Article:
Some other random iPhone facts

  • QWERTY was selected as the preferred keyboard arrangement because it reflected the best combination of taste + empathy + craft. Other keyboard designs evoked too much reaction when people saw them because they were different, whereas showing a keyboard that people were used to evoked the most normal reaction and allowed people to use it best from the start.
  • Although the original iPhone only made use of two-point multi-touch gestures, it was capable of handling 11 simultaneous gesture points at once. Though, clearly this was never used as it would require all ten fingers plus your nose.
  • The size of the App icons on the home-screen was determined by a game. Early developers in the office installed a game that would render squares of different sizes on different parts of the screen. The user would click the square and a new one would appear. This was both the iPhone’s first game, and also provided a ton of information on the optimal App icon size based on where it was positioned on the screen.  57px was the final optimal number.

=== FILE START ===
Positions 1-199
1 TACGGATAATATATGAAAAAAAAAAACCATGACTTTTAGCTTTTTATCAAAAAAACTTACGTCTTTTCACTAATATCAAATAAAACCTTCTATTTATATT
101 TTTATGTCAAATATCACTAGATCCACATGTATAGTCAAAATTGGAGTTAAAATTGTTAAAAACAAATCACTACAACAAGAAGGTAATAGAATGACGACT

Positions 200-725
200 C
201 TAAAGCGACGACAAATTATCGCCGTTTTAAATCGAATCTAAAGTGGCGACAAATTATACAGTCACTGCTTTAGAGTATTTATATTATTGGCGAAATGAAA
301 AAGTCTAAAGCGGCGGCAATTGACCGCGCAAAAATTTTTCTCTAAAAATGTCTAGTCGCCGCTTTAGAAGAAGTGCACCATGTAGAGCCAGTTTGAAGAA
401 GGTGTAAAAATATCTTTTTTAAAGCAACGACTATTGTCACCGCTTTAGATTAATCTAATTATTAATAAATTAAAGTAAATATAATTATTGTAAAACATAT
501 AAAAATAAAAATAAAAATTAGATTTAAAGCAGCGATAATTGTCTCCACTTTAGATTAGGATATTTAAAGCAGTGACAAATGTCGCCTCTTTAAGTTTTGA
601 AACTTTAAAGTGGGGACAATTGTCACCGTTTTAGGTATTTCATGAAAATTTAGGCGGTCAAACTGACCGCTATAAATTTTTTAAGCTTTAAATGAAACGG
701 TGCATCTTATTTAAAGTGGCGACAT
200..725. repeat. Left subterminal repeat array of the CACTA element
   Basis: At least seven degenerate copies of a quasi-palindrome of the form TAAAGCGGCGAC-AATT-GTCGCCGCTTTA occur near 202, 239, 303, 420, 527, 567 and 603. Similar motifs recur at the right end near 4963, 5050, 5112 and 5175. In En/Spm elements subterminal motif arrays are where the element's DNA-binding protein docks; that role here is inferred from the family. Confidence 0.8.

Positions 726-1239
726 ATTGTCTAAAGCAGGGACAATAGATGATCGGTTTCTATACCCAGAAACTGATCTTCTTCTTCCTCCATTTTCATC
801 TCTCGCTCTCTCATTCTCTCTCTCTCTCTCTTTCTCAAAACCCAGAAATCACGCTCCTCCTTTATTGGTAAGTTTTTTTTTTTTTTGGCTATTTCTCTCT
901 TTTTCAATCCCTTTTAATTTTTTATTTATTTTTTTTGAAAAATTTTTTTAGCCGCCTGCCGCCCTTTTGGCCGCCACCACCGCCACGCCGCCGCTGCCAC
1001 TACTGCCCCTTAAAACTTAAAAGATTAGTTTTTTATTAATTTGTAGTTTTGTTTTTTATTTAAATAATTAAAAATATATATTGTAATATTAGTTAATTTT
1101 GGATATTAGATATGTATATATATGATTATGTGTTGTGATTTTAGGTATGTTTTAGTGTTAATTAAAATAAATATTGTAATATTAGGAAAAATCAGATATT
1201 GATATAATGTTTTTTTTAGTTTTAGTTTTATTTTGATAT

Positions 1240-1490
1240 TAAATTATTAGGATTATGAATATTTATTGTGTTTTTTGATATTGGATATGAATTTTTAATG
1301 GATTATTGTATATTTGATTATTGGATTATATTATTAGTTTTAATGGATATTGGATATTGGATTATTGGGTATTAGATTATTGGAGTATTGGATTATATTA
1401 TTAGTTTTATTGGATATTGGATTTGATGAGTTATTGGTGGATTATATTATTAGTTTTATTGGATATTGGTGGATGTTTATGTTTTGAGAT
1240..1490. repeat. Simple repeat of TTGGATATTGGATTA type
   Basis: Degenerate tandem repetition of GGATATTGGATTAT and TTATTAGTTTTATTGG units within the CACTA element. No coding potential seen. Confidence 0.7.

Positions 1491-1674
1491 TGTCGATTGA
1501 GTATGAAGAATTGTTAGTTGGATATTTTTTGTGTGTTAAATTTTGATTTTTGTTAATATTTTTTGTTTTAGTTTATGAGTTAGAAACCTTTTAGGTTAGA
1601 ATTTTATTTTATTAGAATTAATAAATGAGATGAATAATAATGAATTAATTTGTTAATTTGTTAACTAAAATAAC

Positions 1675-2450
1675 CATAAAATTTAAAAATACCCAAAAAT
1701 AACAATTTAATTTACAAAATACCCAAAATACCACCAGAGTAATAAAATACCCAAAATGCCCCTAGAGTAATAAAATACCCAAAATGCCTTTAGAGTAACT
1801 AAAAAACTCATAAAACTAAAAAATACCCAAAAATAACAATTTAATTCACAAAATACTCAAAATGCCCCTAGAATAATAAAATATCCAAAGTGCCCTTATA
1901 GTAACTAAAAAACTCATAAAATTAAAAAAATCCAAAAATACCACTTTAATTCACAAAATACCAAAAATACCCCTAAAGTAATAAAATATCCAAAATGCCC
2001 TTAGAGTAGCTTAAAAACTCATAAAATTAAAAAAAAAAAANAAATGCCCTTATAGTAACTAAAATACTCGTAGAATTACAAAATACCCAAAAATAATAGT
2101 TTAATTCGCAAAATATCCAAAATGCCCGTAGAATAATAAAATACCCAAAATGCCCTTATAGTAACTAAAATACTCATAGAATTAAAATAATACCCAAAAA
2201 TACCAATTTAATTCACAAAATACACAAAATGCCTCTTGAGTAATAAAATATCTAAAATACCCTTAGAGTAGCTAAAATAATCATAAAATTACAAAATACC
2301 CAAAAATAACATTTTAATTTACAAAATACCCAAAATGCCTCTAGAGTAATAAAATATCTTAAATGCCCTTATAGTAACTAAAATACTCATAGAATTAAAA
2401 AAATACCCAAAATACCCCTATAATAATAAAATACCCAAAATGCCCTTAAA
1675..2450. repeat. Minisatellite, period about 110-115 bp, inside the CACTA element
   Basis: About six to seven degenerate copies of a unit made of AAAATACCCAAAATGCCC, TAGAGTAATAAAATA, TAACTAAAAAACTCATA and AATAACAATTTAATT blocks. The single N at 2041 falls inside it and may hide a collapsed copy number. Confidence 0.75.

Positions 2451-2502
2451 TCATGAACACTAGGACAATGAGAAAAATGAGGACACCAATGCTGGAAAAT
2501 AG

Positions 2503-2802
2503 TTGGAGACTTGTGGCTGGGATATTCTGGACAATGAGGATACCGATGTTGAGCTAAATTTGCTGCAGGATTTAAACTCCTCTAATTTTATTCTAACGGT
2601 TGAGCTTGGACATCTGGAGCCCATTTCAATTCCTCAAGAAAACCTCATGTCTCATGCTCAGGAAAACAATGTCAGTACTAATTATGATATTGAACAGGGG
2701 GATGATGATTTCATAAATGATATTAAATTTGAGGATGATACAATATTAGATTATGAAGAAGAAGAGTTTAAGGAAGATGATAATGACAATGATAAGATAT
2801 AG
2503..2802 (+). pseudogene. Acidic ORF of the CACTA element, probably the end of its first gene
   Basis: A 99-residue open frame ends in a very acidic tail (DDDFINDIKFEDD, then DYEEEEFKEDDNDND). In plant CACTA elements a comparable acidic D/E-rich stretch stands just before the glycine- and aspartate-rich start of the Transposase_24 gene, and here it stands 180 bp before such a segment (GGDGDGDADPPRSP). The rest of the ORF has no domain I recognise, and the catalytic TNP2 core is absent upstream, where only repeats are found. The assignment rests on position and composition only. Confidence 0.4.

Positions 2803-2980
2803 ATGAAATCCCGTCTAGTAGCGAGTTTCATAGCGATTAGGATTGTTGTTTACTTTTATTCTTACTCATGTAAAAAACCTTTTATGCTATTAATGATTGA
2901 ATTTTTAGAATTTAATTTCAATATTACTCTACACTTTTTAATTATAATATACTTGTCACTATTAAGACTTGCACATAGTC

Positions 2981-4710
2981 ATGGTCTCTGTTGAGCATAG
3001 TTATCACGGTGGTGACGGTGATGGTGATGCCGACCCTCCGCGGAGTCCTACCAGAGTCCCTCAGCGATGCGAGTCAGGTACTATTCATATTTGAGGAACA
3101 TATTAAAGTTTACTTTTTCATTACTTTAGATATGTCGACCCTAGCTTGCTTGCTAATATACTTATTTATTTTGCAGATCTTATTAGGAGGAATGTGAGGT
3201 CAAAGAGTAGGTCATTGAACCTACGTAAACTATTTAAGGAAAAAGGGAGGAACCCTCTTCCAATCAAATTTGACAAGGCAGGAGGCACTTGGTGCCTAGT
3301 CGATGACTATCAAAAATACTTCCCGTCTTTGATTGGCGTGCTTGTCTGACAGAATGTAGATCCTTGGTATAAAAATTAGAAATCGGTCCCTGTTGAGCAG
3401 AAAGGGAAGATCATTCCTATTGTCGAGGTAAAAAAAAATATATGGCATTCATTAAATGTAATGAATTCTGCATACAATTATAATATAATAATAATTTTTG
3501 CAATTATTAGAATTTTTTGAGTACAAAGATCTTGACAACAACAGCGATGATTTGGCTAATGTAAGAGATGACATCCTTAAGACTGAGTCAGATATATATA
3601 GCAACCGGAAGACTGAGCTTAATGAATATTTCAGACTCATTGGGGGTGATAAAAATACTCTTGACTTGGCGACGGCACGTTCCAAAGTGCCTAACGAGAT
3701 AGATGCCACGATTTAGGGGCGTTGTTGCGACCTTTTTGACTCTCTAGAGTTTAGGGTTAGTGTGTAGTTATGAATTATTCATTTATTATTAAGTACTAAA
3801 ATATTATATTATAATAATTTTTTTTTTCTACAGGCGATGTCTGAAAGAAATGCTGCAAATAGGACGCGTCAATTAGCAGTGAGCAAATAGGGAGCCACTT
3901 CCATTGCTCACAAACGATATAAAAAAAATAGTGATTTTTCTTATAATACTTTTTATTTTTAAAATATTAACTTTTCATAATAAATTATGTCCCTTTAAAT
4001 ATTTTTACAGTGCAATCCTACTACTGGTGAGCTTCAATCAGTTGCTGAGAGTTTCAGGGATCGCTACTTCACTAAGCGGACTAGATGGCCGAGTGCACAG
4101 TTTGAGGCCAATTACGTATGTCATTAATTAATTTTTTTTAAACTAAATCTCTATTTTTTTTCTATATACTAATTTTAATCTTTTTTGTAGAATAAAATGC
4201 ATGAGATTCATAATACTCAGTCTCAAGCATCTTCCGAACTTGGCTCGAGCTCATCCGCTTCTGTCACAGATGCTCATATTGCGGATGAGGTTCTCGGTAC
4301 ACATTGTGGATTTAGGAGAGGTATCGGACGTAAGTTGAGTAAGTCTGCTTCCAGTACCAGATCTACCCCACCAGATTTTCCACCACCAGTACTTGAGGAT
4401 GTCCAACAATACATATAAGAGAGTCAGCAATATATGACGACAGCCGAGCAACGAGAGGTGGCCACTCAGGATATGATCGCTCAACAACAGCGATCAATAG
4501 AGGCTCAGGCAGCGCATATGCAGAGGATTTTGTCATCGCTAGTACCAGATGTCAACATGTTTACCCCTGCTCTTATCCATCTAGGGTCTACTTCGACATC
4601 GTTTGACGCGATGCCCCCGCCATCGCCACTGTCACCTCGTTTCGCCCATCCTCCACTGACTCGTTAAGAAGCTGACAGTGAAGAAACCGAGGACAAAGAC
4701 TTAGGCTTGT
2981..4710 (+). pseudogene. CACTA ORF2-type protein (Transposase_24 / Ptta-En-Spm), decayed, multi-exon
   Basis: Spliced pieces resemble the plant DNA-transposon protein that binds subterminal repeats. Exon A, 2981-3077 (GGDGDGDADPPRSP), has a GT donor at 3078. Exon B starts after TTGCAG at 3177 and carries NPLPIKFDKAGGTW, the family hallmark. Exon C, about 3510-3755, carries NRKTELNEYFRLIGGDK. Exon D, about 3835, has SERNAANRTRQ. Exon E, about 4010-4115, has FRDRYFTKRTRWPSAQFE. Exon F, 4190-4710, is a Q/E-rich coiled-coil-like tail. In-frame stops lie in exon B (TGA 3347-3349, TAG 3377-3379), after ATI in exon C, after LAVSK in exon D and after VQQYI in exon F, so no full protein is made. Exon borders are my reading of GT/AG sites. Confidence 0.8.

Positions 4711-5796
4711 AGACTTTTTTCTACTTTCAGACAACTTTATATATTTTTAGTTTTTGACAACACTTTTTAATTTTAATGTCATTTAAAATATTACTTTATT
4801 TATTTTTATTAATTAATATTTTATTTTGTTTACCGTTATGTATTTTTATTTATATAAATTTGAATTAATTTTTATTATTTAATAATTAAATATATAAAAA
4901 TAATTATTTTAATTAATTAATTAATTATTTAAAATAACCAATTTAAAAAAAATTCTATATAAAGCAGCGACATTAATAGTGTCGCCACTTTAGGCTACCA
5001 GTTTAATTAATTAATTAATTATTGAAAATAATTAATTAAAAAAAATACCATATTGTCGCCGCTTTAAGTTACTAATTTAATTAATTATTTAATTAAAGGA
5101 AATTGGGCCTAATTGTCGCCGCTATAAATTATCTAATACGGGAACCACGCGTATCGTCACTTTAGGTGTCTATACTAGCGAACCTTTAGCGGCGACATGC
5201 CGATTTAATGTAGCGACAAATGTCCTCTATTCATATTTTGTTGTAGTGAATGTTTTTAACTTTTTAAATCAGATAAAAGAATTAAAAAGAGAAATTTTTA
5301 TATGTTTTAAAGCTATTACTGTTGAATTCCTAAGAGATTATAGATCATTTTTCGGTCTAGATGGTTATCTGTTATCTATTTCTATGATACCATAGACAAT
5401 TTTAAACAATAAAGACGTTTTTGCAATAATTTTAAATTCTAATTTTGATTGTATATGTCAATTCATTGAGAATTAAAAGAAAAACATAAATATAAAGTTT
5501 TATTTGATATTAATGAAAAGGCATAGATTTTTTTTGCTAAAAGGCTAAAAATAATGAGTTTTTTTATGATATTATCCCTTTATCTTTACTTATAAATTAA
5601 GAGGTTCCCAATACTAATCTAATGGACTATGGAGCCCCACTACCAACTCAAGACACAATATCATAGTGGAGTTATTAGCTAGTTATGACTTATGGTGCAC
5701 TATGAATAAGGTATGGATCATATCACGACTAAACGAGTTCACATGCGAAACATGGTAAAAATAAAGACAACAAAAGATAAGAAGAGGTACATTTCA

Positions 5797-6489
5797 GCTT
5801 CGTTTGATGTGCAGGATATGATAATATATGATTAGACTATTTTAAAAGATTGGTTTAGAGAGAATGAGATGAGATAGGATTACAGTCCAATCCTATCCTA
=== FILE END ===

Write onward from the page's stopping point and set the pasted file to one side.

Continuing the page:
• Autocorrect will never correct a word to mean a slur or a defamation
  • When people touch the screen, they actually do not touch with the part of their fingertip they think is touching the screen, but a part lower down on their finger. The software auto-corrects for this.
  • The iPhone keyboard typing sounds are based on the ‘clack’ of a pencil on a desk. Ken was inspired by the idea that when Ben Burke was designing the blaster shot sounds in Star Wars he produced these sounds from a hammer striking a guide-wire for an antenna.

The original iPhone patent is a great 300+ page read - US7479949B2 Touch screen device, method, and graphical user interface for determining commands by applying heuristics

Some figures from the book, Creative Selection:

Screenshot 2019-02-02 12.02.54.png
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Working At Apple

  • “Every day at Apple was like going to school, a design-focused, high-tech, product-creation university, an immersion program where the next exam was always around the corner.”
  • Because of the high level of secrecy on everything, this often mean trying to recruit people without being able to tell them what they will be doing.